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HIV treatment not routinely available on NHS in England deemed 'essential' by WHO

An HIV treatment which is not routinely available on the NHS in England has been deemed an 'essential' medicine by the World Health Organization.
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An HIV treatment which is not routinely available on the NHS in England has been deemed an 'essential' medicine by the World Health Organization

An HIV treatment which is not routinely available on the NHS in England has been deemed an 'essential' medicine by the World Health Organization (WHO).

The treatment, pre-exposure prophylaxis (PrEP), has been added by WHO to its essential medicines list.

Described as a 'game changer' in the fight against HIV and Aids, it is taken before sex to reduce the risk of becoming infected with HIV.

In December last year NHS England announced it would fund a trial of PrEP, with at least 10,000 participants over the next three years.

Legal action

The announcement followed legal proceedings which resulted in the health authority losing a

An HIV treatment which is not routinely available on the NHS in England has been deemed an 'essential' medicine by the World Health Organization

prep
PrEP is an 'essential' medicine, the WHO says. Picture: iStock

An HIV treatment which is not routinely available on the NHS in England has been deemed an 'essential' medicine by the World Health Organization (WHO).

The treatment, pre-exposure prophylaxis (PrEP), has been added by WHO to its essential medicines list.

Described as a 'game changer' in the fight against HIV and Aids, it is taken before sex to reduce the risk of becoming infected with HIV.

In December last year NHS England announced it would fund a trial of PrEP, with at least 10,000 participants over the next three years.

Legal action

The announcement followed legal proceedings which resulted in the health authority losing a legal battle in the Court of Appeal.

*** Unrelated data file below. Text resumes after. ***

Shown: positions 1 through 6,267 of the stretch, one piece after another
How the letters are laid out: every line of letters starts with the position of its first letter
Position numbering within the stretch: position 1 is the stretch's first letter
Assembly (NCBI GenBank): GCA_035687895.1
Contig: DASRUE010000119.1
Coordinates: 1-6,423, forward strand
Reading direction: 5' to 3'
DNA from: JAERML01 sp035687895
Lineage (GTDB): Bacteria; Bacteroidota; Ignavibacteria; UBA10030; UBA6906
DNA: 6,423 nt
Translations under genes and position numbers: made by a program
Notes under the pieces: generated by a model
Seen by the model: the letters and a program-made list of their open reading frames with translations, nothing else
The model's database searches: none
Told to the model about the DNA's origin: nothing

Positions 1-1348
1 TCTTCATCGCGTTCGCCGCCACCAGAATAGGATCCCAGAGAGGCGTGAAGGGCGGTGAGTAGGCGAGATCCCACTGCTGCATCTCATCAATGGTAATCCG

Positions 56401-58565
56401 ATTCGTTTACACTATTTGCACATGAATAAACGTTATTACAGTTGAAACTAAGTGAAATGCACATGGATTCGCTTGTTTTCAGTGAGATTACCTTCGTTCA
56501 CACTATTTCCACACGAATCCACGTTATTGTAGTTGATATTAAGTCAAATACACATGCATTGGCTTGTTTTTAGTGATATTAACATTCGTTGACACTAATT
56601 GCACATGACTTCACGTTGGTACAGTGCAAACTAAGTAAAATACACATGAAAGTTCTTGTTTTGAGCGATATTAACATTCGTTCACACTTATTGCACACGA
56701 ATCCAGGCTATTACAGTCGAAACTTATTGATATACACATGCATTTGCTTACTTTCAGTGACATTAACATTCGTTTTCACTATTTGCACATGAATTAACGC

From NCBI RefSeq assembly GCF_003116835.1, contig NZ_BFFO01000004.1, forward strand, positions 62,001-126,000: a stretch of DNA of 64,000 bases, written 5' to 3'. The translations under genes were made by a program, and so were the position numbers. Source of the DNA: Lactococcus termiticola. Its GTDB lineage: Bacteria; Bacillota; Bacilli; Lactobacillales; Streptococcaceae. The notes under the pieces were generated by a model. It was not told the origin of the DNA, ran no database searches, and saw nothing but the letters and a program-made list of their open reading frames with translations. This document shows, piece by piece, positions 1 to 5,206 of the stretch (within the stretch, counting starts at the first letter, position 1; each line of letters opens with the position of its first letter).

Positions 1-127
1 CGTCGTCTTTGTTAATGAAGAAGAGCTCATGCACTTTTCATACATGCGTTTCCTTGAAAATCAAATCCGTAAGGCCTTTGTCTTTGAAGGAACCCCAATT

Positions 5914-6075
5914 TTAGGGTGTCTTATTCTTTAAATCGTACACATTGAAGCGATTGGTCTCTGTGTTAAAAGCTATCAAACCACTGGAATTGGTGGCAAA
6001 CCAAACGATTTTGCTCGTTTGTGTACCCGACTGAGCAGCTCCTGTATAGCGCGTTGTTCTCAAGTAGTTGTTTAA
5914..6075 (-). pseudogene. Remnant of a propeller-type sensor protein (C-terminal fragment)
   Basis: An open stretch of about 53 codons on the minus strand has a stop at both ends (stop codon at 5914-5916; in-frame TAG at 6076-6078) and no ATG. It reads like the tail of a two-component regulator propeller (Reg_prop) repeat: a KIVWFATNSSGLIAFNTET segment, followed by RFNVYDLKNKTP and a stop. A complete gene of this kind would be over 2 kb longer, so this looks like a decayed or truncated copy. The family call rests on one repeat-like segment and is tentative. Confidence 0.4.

Three appeal judges upheld a High Court ruling which said NHS England had the power to fund the drug despite its plea that the responsibility lay with local authorities.

Now WHO has said that PrEP – taken with tenofovir, alone, or in combination with emtricitabine or lamivudine – should be put on its essential medicines list to prevent HIV infection.

Commenting on the news, Terrence Higgins Trust medical director Michael Brady said: ‘By including PrEP in this list, WHO have reinforced the effectiveness of PrEP, and its essential role for global heath needs.

Universal health

‘Adding PrEP to our existing HIV prevention strategies, alongside condoms, treatment and regular testing, means we would have everything we need to bring an end to HIV transmission in the UK, where currently 17 people are newly diagnosed with HIV every day.’

The essential medicines list, which was introduced in 1977 and is updated every two years, is used to help countries make decisions about which products they ensure are available for their populations.

‘Safe and effective medicines are an essential part of any health system,’ said Dr Marie-Paule Kieny, the WHO's assistant director-general for health systems and innovation.

‘Making sure all people can access the medicines they need, when and where they need them, is vital to countries’ progress towards universal health coverage.’


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